Incorporating Māori design into the modern world

updated By Mare Haimona-Riki

Young Māori artist and entrepreneur Sam Mangakahia (Ngati Huarere) is making his mark in the artistic world as he pursues his passion in wood carving and artistry under his brand, Hamiora.

You can see his work in the form of beautiful Māori and Polynesian designs decorating various everyday items from guitars to phone cases.

His inspiration for Māori designs stems from his philosophy of incorporating Māori design into the forms of the modern world.

“In this modern age, we aren’t carrying around taiaha or patu on a day-to-day basis, instead we have our phones or accessories that are always with us…. I wanted a way to express a cultural message through modern necessities”, he says.

A personal project Sam worked on in Laie, Hawai'i (Source: Facebook).

His artistic pursuits started when he was just 15-years-old, still a high school student with dreams and ideas constantly filling his mind.  He used these years to hone his craft; expressing himself on any type of surface that was available.

It wasn't until he was 22, when he moved to Hawai'i and started his study at Brigham Young University, when he began to develop the business aspect of his passion.

He started off working with ukulele.  Knowing that music is an integral part of Polynesian culture, he saw this instrument as a medium to begin his artistic and entrepreneurial endeavours.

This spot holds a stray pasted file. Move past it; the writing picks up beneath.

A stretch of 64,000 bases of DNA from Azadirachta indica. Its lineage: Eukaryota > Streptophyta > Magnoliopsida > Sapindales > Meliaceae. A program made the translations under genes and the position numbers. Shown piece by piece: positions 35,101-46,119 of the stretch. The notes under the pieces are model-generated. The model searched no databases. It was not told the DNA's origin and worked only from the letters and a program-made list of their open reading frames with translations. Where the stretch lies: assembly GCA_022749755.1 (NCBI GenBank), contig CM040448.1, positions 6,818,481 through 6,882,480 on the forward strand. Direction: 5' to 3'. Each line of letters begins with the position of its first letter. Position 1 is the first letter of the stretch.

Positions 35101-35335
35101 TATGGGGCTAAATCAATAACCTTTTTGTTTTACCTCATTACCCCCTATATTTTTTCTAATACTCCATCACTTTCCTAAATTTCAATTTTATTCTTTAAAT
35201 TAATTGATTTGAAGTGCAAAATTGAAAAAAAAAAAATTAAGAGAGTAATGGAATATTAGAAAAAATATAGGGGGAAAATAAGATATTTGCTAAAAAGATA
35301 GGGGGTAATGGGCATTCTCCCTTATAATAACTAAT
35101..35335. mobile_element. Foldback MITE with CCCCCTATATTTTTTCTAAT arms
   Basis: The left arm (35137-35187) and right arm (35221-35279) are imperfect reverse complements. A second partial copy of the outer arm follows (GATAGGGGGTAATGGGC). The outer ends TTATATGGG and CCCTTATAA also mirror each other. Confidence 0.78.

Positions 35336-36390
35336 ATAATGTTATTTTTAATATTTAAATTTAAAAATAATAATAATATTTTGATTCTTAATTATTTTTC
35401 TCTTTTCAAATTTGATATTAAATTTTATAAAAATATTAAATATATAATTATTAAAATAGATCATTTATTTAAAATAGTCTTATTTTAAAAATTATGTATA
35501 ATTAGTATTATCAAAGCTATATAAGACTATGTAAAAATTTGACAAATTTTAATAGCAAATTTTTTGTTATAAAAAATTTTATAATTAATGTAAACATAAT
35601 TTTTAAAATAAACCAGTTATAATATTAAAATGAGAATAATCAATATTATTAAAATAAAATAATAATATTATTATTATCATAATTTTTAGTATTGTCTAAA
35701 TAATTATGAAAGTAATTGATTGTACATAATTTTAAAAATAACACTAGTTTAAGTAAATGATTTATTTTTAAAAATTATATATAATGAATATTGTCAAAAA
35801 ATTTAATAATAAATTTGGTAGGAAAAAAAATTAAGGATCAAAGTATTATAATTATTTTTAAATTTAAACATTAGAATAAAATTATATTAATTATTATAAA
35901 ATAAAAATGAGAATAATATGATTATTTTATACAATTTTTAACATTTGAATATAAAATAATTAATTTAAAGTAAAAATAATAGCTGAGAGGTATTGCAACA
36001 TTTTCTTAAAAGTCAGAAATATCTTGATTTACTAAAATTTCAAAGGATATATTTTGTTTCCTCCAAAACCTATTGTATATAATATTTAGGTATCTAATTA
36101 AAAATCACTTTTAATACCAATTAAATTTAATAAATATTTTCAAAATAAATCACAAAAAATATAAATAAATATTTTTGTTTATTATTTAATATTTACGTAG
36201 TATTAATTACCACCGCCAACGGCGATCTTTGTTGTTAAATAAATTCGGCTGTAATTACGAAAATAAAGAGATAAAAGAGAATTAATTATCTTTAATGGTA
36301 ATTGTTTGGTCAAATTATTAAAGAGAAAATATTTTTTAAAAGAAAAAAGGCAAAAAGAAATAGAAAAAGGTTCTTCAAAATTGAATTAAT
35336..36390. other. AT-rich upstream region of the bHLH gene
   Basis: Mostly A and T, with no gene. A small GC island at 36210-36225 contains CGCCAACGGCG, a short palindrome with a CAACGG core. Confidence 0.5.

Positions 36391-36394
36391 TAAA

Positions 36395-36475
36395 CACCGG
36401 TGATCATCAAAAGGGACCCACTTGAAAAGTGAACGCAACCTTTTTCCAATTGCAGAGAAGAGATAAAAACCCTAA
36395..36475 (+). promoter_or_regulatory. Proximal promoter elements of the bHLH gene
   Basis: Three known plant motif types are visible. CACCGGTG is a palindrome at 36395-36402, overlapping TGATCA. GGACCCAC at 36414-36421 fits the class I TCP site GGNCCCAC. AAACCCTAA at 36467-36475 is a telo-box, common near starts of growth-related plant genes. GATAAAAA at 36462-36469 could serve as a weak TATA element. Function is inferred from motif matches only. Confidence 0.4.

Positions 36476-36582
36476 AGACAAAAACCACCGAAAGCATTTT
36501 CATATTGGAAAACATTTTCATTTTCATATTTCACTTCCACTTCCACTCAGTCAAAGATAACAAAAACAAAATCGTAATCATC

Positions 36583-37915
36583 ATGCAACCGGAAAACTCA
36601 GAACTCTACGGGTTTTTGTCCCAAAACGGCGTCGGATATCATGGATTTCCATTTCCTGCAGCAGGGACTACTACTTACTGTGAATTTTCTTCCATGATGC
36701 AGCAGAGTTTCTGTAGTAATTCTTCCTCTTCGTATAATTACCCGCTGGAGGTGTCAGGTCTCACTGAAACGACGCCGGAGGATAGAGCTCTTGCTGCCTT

“I just saw the ukulele as a perfect surface to express my passion….It's also an instrument which tells a story which is what my art work does too.  So it’s like a storyteller within a storyteller," says Mangakahia.

Mangakahia went on to win multiple entrepreneurial competitions with the launch of his Polynesian inspired "Fresh Ukes" brand (Source: Facebook).

Following his success in with ukuklele, Mangakahia integrated other products into his business, including wooden rings and phone cases.

The name of his brand pays homage to his great-great grandfather, Hamiora Mangakahia, a prominent Māori chief and one of the pioneers of the Kotahitanga movement which advocated for an independent Māori parliament in the 1890s.

In addition to his recognition of his ancestors, Mangakahia credits his creative inspiration to his love for God and his culture.

He hopes that when people see his work they are uplifted and inspired- and perhaps are even reminded of who they are and where they come from.

Mangakahia applies similar artistic principles he uses on the ukulele to full-size guitars (Source: Facebook).

Upon his return from his internship, which saw him traveling the world from California to New York, Mangakahia ended his travels back in New Zealand where he worked side-by-side with renowned Māori artist, Rangi Kipa and his brother Glenn.

During the next four months, he absorbed as much wisdom and experience from the Kipa brothers as he could, adding the experience to his kete of knowledge.

"Working with Rangi and Glenn helped me to deepen my understanding of toi Māori and reminded me of the spiritual depth our work has....depth that goes beyond monetary significance".

Mangakahia still has three semesters left of study before he graduates with a degree in Graphic Design and Entrepreneurship in June 2020. 

If you would like to see more of Hamiora. Click here.